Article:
back to article Unplug the Bitcoin miner and do us all a favour: Antminer has remote shutdown flaw

A new branded bug (sigh) has landed, specific to an ASIC-based Bitcoin miner: dubbed “Antbleed”, it allows remote shutdown of hardware sold by a company called "Bitmain". Bitmain's Antminer cryptocurrency-mining hardware performs a start-up with a remote server, handing over MAC address, serial number and IP address – but as …

  1. Tom Paine

    Brrrumm

    ...pty-tum trrrumpty-te-tum trumppty-tum te dumdum

  2. Paul Wagenseil

    A big nothing, threatening me

    I just don't know what to say.

    https://www.youtube.com/watch?v=7tqtA20sZXI

  3. Anonymous Coward
    Anonymous Coward

    DoS is something to be scared of?

    Oh, how they laughed at me when I said they should have gone for a "Shaky Maker" or a "Mike Nolan out of Bucks Fizz's Spiffy Bitcoin Miner" instead, but who's laughing now?

  4. John Brown (no body) Silver badge

    Is there any value to "mining" bitcoins other than the artificial value of money? ie is it just creating "money" out of thin air or does someone pay for the results of the "mining" and if so, what are they getting for their money?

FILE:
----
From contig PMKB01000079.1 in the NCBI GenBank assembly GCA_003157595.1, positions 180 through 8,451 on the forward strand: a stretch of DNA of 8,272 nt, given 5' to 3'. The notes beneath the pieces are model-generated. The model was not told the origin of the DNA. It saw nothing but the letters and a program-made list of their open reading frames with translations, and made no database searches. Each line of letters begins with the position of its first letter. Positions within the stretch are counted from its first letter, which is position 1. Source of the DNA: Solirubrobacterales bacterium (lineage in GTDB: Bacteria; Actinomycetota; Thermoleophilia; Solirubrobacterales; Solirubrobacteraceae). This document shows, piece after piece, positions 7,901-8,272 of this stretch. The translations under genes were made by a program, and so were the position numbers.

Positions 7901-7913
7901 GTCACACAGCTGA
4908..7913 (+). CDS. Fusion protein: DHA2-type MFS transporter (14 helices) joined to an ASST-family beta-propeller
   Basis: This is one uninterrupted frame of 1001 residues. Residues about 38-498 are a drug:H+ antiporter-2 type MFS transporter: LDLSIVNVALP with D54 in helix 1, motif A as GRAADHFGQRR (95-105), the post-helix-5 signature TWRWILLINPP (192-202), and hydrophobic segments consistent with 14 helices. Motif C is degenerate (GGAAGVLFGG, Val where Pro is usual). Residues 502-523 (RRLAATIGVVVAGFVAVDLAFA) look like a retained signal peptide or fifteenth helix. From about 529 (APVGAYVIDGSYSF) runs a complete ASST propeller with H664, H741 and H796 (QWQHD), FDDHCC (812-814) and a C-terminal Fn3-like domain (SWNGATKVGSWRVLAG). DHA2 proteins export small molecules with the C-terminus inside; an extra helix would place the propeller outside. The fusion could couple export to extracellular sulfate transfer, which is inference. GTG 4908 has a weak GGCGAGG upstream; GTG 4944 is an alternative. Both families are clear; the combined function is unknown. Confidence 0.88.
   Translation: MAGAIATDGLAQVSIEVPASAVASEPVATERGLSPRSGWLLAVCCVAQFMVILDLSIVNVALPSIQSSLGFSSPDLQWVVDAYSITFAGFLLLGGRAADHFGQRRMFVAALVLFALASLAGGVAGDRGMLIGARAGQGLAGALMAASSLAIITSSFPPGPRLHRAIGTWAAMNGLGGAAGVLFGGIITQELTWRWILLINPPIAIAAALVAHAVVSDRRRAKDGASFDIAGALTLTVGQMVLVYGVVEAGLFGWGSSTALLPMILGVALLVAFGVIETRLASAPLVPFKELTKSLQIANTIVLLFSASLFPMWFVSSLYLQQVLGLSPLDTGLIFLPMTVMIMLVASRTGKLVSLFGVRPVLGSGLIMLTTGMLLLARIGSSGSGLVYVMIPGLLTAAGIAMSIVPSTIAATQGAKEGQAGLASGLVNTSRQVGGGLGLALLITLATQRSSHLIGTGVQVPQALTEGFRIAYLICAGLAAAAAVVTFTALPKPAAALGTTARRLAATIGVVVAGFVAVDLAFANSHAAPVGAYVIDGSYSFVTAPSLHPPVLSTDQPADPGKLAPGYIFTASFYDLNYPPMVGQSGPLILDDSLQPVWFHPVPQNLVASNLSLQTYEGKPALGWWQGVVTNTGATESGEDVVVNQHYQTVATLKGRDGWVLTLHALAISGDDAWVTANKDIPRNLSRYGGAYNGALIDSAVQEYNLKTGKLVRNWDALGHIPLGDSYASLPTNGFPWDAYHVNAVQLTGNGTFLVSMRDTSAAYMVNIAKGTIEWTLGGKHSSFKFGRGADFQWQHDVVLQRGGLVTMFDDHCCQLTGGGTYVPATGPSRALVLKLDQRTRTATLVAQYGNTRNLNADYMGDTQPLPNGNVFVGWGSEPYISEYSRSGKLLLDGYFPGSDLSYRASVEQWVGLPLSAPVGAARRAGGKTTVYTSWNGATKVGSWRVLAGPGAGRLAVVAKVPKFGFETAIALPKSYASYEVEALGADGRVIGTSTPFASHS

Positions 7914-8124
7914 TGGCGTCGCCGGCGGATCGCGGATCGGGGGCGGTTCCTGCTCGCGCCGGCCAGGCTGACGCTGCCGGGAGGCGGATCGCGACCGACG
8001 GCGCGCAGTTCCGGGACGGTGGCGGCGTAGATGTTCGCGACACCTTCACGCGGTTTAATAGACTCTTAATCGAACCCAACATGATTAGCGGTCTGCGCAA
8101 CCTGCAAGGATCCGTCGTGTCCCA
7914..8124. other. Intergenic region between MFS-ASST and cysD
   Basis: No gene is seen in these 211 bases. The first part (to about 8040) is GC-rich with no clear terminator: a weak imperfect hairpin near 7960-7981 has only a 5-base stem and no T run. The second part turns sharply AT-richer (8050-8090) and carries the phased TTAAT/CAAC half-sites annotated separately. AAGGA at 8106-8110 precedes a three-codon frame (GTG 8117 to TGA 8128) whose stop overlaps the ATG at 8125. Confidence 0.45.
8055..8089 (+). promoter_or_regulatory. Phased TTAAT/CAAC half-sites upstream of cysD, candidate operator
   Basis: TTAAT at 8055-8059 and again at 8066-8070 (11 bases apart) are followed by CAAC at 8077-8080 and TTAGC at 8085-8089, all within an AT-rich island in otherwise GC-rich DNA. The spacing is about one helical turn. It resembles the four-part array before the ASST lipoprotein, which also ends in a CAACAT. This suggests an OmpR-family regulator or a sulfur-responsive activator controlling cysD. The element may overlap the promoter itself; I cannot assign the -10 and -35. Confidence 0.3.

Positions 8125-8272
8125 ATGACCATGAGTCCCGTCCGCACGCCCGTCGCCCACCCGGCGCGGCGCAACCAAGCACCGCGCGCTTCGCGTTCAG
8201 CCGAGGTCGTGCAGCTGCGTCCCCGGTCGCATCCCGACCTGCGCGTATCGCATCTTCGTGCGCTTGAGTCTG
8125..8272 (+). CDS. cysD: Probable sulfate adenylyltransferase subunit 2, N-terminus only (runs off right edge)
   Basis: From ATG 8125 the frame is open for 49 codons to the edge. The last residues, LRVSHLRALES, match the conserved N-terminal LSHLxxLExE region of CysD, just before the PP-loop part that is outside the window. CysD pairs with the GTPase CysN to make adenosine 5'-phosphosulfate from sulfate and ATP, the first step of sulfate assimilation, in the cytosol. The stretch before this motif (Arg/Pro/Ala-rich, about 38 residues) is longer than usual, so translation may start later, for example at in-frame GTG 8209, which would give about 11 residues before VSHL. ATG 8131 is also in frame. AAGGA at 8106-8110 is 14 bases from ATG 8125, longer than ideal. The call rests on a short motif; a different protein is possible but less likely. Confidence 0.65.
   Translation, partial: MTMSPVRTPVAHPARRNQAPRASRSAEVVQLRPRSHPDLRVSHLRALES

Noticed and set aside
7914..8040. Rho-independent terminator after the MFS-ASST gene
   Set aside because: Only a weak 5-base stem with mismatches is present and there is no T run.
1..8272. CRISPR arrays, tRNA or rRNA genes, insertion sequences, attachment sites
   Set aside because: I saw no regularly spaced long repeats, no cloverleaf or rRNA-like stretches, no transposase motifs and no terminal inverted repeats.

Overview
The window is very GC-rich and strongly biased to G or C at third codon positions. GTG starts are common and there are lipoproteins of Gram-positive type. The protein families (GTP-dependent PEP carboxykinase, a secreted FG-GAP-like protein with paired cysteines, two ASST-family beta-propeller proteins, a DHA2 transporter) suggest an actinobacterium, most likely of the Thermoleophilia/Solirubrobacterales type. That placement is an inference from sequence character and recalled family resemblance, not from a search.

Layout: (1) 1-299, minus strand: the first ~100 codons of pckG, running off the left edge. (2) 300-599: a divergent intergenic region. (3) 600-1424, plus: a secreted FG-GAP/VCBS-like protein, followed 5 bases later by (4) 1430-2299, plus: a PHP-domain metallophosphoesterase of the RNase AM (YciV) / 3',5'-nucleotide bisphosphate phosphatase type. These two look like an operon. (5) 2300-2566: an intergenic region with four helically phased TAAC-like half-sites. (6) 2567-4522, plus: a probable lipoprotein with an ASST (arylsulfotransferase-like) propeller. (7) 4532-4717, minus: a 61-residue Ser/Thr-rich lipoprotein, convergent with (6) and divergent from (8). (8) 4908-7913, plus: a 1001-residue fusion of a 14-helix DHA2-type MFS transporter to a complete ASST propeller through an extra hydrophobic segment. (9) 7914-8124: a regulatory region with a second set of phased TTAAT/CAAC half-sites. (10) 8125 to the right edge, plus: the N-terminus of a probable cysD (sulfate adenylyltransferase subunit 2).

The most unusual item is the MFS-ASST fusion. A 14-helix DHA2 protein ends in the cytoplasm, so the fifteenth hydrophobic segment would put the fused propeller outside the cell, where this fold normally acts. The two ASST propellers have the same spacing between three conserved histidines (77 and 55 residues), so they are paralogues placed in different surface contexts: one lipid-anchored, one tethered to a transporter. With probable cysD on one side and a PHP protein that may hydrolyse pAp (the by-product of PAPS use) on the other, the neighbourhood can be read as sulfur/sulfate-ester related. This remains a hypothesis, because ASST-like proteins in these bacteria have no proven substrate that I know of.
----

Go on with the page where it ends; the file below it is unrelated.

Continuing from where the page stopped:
1. Steve the Cynic

      The miner pays real money to his electricity supplier to run the mining hardware. But aside from that, there is no overt cost (in the BitCoin world) of mining coins. The benefit is that you create bitcoins, but as indicated, you create them out of real money that paid for real electricity made from real uranium atoms.

      There's also a sort of opportunity cost, in that if miner A creates a coin, then miner B cannot create that coin. It really is a zero-sum game, and if I've understood the operation correctly, there is a finite, fixed supply of possible bitcoins, of which some non-zero number have been permanently lost for a variety of reasons.

      EDIT: footnote: *your* electricity might not be made from uranium atoms, but 85% of mine is.

  5. This post has been deleted by a moderator

  6. More Jam

    assuming this is the standard C function

    That test would pass "false" or "he screamed in a high falsetto", or anything else with false imbedded in it somewhere. Not the kind of coding that inspires confidence.

    Anyone up for a buffer overrun?

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